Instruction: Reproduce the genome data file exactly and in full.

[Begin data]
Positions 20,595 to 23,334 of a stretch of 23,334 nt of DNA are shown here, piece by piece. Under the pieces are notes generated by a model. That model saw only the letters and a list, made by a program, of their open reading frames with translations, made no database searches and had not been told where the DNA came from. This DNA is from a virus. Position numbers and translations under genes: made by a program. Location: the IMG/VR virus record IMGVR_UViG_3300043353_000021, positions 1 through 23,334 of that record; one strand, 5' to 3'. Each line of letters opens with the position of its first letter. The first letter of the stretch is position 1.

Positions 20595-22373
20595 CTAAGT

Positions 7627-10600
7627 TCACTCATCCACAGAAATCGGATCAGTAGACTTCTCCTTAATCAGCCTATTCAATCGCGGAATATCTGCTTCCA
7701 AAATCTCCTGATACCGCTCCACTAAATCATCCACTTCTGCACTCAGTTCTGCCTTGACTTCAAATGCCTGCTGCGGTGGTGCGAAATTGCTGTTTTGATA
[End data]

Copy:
Positions 20,595 to 23,334 of a stretch of 23,334 nt of DNA are shown here, piece by piece. Under the pieces are notes generated by a model. That model saw only the letters and a list, made by a program, of their open reading frames with translations, made no database searches and had not been told where the DNA came from. This DNA is from a virus. Position numbers and translations under genes: made by a program. Location: the IMG/VR virus record IMGVR_UViG_3300043353_000021, positions 1 through 23,334 of that record; one strand, 5' to 3'. Each line of letters opens with the position of its first letter. The first letter of the stretch is position 1.

Positions 20595-22373
20595 CTAAGT

Positions 7627-10600
7627 TCACTCATCCACAGAAATCGGATCAGTAGACTTCTCCTTAATCAGCCTATTCAATCGCGGAATATCTGCTTCCA
7701 AAATCTCCTGATACCGCTCCACTAAATCATCCACTTCTGCACTCAGTTCTGCCTTGACTTCAAATGCCTGCTGCGGTGGTGCGAAATTGCTGTTTTGATA